This is also just the beginning of a truly stunning piece of elitism, so if you’re sensitive or have high blood pressure you might just be better turning on the TV — wait, that’s just as bad, so you might as well stay here and hear Bartholet tell you home-schoolers just how much you’re screwing up your kid and how things would be so much better if the government forced you to send them elsewhere for their education.

But first, let’s deal with the original image that went with this article:

Do you think this Harvard Magazine article offered a compelling case against home schooling?

Reading, writing and “arithmatic.” Oh, and also Bible, because as you’ll discover later in the article, it’s all those perfidious Christians who want to home-school their children. The image was corrected later on.

Anyway, the “arithmatic” didn’t really play a huge part in the article, which built up to the theory about how home schooling was affecting democratic society.

First, the article begins with Bartholet asserting “an essentially unregulated regime in the area of homeschooling.”

Yes, states have laws that make schooling compulsory, “but if you look at the legal regime governing homeschooling, there are very few requirements that parents do anything.”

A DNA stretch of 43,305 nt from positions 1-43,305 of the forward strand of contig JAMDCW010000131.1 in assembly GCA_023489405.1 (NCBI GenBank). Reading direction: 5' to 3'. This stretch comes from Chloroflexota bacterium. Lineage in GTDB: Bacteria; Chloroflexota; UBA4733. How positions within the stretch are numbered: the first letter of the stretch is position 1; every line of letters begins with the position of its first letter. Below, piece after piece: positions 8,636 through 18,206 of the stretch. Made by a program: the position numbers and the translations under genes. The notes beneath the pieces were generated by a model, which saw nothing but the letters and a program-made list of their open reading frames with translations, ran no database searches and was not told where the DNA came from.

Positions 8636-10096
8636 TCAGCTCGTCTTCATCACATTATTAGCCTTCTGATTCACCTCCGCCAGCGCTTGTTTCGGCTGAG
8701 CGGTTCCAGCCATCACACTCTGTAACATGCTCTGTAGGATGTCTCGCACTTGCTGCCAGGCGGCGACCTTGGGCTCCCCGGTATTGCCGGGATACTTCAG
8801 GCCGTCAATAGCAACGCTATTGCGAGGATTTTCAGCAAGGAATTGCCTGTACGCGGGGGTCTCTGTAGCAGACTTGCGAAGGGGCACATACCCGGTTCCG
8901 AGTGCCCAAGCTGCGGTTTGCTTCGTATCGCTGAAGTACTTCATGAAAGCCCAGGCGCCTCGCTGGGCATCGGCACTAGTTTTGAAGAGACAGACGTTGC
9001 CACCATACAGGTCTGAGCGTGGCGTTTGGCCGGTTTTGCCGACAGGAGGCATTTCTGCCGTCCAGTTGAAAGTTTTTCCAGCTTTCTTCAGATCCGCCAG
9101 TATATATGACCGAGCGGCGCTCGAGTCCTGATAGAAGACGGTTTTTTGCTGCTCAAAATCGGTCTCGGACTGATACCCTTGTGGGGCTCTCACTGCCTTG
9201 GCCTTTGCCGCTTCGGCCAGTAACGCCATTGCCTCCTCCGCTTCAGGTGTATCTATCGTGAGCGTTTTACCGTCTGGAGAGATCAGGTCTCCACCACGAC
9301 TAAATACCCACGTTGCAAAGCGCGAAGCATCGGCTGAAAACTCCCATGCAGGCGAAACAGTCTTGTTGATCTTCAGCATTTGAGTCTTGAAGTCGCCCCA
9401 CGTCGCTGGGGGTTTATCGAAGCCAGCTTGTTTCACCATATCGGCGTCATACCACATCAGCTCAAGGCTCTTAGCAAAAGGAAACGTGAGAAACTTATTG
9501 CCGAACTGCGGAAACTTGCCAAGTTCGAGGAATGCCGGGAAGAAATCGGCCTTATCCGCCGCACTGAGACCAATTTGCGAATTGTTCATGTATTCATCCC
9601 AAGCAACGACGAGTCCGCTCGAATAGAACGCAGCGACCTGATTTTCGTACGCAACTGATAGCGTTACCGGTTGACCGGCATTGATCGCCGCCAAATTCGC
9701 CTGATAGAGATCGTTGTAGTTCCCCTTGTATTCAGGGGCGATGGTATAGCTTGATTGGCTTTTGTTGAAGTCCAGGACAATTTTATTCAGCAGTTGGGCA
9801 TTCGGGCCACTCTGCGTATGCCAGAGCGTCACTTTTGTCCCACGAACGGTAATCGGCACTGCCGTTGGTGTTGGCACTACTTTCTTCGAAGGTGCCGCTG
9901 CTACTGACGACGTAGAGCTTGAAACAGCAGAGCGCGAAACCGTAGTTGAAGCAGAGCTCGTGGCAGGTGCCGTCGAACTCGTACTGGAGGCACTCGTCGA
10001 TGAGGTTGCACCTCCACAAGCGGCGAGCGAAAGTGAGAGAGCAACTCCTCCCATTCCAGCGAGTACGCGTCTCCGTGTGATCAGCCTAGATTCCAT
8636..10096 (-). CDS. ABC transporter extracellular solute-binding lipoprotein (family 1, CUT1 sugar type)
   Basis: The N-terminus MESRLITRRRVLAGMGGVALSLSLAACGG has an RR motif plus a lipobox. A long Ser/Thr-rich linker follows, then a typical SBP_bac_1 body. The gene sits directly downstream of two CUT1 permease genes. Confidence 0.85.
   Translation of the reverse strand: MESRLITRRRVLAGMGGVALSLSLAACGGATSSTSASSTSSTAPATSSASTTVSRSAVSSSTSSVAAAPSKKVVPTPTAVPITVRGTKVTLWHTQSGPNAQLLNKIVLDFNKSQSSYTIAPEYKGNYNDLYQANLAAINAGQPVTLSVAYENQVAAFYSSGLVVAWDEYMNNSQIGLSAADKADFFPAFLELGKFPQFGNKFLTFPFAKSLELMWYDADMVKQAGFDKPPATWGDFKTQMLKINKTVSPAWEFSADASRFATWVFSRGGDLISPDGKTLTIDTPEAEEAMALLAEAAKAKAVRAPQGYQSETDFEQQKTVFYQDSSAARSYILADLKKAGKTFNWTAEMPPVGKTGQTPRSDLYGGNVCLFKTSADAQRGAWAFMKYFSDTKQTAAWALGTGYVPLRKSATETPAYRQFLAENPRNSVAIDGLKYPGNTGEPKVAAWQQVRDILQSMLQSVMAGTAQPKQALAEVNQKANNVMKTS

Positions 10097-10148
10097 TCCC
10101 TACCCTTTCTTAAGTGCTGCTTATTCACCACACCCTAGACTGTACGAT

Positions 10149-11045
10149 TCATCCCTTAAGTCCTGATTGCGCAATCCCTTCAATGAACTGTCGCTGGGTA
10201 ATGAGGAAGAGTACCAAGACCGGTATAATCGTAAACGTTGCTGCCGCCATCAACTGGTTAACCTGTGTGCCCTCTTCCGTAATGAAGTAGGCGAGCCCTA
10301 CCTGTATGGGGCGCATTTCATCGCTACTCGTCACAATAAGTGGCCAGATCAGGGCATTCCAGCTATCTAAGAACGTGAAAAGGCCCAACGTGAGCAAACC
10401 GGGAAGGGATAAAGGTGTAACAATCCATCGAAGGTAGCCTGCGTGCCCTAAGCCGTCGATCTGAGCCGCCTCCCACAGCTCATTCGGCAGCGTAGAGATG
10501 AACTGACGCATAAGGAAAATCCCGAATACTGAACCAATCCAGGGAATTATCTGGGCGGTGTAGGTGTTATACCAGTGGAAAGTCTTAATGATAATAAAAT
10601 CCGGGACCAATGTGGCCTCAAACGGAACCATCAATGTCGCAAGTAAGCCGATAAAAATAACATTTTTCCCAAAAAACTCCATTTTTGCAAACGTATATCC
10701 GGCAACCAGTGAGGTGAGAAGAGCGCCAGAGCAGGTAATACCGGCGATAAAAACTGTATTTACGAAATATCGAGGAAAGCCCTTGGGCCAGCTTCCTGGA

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“Even apparent requirements such as submitting curricula, or providing evidence that teaching and learning are taking place, she says, aren’t necessarily enforced. Only about a dozen states have rules about the level of education needed by parents who homeschool, she adds. ‘That means, effectively, that people can homeschool who’ve never gone to school themselves, who don’t read or write themselves.’ In another handful of states, parents are not required to register their children as homeschooled; they can simply keep their kids at home,” the article continues.

Even though 3 to 4 percent of children are home-schooled, according to the article, they’re never able to identify a significant contingent of these children who are simply allowed to run around the house all day, playing Nintendo Switch and eating Twinkies. That ability to back up significant points with data is a consistent problem with this article — and with Bartholet’s work.